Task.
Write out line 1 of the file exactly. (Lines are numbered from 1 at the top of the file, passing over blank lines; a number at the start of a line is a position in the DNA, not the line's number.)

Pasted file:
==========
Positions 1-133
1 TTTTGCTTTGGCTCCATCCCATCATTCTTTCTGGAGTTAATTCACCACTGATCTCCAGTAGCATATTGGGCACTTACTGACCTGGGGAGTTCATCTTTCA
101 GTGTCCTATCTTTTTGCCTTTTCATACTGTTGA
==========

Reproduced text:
Positions 1-133